BIOL 251—Anatomy & Physiology I
Chapter 13—The Peripheral Nervous System and Reflex Activity
PART 1: SENSORY RECEPTORS AND SENSATION
I. Sensory Receptors (pp. 485–488; Fig. 13.1; Table 13.1)
A. Sensory receptors are specialized to respond to changes in their environment called
stimuli (p. 485; Fig. 13.1).
B. Receptors may be classified according to the type of stimulus, and include
mechanoreceptors, thermoreceptors, photoreceptors, chemoreceptors, and nociceptors
C. Receptors may be classified according to their location, or location of stimulus, and
include exteroceptors, interoceptors, and proprioceptors (p. 486).
D. Receptors may be classified according to structural complexity, and may be simple or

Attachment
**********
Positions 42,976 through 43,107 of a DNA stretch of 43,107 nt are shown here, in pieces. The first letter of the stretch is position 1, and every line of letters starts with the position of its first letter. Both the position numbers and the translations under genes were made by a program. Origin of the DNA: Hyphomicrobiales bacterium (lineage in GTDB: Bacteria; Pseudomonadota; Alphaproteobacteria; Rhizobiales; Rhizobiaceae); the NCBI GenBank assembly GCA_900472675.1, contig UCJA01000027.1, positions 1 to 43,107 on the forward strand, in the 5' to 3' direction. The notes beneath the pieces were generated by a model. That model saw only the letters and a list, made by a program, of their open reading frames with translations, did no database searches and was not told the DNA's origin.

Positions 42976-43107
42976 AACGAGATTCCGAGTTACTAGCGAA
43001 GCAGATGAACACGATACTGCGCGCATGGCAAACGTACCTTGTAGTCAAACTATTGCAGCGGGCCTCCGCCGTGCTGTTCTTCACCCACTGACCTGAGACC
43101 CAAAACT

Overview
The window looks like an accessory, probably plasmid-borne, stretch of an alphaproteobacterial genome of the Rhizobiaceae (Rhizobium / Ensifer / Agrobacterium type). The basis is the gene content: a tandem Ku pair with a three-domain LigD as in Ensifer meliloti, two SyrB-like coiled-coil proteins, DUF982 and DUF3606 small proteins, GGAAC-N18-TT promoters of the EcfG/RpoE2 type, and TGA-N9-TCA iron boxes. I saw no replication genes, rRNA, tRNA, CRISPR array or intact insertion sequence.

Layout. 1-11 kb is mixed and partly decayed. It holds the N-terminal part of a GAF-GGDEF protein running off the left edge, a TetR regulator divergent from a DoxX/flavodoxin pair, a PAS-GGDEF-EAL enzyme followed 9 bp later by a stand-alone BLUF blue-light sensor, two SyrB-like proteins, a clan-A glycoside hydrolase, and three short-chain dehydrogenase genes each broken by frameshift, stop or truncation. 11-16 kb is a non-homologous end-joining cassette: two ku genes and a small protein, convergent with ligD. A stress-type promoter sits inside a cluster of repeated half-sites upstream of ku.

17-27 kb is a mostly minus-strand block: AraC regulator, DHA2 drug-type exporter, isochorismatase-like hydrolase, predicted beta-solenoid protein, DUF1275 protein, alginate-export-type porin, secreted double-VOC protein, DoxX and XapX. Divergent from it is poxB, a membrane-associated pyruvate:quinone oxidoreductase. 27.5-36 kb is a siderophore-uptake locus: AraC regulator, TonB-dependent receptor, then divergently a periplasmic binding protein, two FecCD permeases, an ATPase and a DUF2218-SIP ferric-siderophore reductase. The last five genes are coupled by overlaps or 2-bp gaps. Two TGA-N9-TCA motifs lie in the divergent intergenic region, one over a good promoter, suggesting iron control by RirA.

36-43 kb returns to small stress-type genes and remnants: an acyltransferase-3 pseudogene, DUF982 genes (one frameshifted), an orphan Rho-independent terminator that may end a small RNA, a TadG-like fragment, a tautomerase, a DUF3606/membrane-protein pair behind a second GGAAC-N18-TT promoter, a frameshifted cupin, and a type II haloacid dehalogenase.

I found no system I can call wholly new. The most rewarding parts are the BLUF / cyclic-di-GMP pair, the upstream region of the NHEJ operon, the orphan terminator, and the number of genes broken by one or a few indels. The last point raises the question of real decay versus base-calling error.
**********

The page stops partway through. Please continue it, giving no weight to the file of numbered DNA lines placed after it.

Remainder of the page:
complex (p. 486).
Simple receptors are general senses, and may be unencapsulated or encapsulated
dendritic endings (pp. 486–488; Table 13.1).
Unencapsulated dendritic endings are free, or naked, nerve endings, and detect
temperature, pain, itch, or light touch.
Encapsulated dendritic endings consist of a dendrite enclosed in a connective
tissue capsule and detect discriminatory touch, initial, continuous, and deep
pressure, and stretch of muscles, tendons, and joint capsules.
II. Sensory Integration: From Sensation to Perception (pp. 488–491; Fig. 13.2)
A. The somatosensory system, the part of the sensory system serving the body wall and
limbs, involves the receptor level, the circuit level, and the perceptual level (pp. 488–
491; Fig. 13.2).
Processing at the receptor level involves a stimulus that must excite a receptor in
order for sensation to occur.
Processing at the circuit level is involved with delivery of impulses to the
appropriate region of the cerebral cortex for stimulus localization and perception.